from The American Heritage® Dictionary of the English Language, 4th Edition
- n. The tendency to separate into religious denominations.
- n. Advocacy of separation into religious denominations.
- n. Strict adherence to a denomination; sectarianism.
from Wiktionary, Creative Commons Attribution/Share-Alike License
- n. The division of one religion into separate groups, sects, schools of thought or denominations.
from the GNU version of the Collaborative International Dictionary of English
- n. A denominational or class spirit or policy; devotion to the interests of a sect or denomination.
from The Century Dictionary and Cyclopedia
- n. The tendency to divide into sects or denominations; specifically, the inclination to emphasize the distinguishing tenets of a religious denomination, in contradistinction to the general principles adhered to by the whole class; a denominational or sectarian spirit.
from WordNet 3.0 Copyright 2006 by Princeton University. All rights reserved.
- n. the tendency, in Protestantism, to separate into religious denominations or to advocate such separations
- n. a narrow-minded adherence to a particular sect or party or denomination
Sorry, no etymologies found.
The third option, the one in fact embraced by most religiously affiliated people in the US, is what I think is called "denominationalism" - the idea that different religious organizations are just different consumer products.
This attempt at definition is what Charles Ellis, in responding to O Connell, calls "denominationalism" — it's a second-order process of differentiation from the other varieties of the dominant religious tradition.
In these ways, denominationalism has become less significant as a basis for social and cultural tensions and divisions… As the population has become better educated, denominational barriers have ceased to function as hermetic categories of religious identification.37
With Christians moving from church to church for whatever reasons, and the decreasing emphasis on denominationalism, it is not unusual to find within a a single congregation, many different theological stands.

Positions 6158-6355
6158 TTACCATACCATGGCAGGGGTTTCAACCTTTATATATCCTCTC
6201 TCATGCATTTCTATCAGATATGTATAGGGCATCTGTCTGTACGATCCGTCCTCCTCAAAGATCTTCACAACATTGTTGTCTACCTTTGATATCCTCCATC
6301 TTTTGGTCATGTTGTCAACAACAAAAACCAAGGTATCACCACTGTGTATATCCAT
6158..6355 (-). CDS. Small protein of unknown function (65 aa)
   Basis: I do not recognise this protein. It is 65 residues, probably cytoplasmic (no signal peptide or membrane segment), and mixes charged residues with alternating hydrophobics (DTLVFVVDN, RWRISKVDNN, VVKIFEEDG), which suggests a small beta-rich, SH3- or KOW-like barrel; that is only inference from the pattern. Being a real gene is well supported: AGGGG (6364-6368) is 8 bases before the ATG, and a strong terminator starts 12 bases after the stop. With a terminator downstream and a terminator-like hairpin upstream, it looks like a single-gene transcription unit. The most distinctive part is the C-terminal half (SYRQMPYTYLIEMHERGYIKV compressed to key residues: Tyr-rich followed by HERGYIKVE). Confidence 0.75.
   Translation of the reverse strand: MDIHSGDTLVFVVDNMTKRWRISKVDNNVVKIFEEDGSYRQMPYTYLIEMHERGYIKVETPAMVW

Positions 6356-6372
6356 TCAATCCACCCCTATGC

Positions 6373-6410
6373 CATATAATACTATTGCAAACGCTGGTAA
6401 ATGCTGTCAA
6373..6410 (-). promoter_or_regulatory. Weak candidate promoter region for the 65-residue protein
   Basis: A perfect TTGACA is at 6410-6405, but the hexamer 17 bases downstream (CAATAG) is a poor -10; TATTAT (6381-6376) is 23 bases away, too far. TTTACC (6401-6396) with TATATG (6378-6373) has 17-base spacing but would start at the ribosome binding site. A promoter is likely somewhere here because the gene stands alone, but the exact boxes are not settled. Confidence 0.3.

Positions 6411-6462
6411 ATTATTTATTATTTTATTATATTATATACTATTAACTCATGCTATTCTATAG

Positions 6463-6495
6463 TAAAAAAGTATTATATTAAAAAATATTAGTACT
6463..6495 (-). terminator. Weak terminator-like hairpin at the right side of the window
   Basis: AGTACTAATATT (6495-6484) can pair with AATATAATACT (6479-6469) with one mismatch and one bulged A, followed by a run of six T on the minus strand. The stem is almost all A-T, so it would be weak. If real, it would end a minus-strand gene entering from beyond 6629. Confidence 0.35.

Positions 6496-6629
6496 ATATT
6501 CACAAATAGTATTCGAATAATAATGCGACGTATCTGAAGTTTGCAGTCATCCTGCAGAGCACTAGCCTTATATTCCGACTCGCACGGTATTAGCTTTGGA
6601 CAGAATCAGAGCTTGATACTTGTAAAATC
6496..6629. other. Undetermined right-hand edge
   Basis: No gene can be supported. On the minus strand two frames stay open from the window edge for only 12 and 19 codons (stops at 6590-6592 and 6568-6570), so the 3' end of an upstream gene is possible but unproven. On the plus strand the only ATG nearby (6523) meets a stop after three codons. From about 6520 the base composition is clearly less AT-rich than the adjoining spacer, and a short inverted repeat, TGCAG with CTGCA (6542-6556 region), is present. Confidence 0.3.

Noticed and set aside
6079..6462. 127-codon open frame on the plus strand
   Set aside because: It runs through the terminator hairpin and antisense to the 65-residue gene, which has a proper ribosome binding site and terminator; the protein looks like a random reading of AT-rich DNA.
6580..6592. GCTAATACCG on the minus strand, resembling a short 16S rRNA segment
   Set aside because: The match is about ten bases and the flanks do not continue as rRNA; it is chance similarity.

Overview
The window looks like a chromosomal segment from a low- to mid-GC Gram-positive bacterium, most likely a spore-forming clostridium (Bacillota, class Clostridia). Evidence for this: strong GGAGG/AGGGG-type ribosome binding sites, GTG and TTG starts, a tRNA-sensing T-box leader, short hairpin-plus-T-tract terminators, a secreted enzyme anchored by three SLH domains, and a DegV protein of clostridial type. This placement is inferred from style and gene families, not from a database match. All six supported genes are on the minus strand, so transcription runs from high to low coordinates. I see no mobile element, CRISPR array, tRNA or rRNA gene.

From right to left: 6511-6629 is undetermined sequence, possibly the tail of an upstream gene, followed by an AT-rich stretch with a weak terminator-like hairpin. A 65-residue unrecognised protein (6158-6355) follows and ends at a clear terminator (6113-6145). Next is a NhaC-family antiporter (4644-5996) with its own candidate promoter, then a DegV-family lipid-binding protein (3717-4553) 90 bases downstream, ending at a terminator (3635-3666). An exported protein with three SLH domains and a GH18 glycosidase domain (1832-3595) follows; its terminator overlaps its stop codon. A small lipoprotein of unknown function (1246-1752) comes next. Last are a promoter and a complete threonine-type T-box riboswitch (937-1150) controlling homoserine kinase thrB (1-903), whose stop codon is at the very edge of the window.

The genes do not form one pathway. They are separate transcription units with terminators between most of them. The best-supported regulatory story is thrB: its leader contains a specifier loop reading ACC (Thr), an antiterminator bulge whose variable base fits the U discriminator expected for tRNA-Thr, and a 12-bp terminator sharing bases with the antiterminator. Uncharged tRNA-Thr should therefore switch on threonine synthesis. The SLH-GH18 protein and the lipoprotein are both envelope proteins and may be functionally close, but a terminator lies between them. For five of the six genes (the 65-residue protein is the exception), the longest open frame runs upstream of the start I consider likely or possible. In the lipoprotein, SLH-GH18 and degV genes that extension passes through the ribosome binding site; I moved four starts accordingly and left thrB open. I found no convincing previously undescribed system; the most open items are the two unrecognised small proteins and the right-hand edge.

Noxiously resistant to territorialism and denominationalism.
Richard Carrier: I predict Evangelicals and Catholics (and Mormons and Baptists and everyone else) will not be able to arrest the current trend in younger generations toward liberal non-denominationalism and the abandonment of the entire church-sermon model that Christianity has maintained so far.
Get away from denominationalism and focus on Christianity.
A recent series of articles and short video documentaries [complete list here] at the website Talk To Action, which analyzes the intersection of religion and politics, has focused on connections of Palin's churches to that movement and begun to map out the barely-noticed yet rapidly growing, international move among fundamentalist Christianity, away from Christian denominationalism and towards a type of hyper-fundamentalism bent on achieving worldly power. more on Third Wave/New Apostolic Reformation
I'm not convinced that denominationalism isn't as potentially divisive as the Jew/Gentile split of the early church, tho it is a reality of church life in our day, and denominations do exist for very good reasons...
Call it heresy, but if denominationalism means finding ways to keep individuals connected to our broader movement, if it can find ways of encouraging communications across congregational boundaries, and facilitate folks working together in a context of Unitarian Universalism, then I am all for it.
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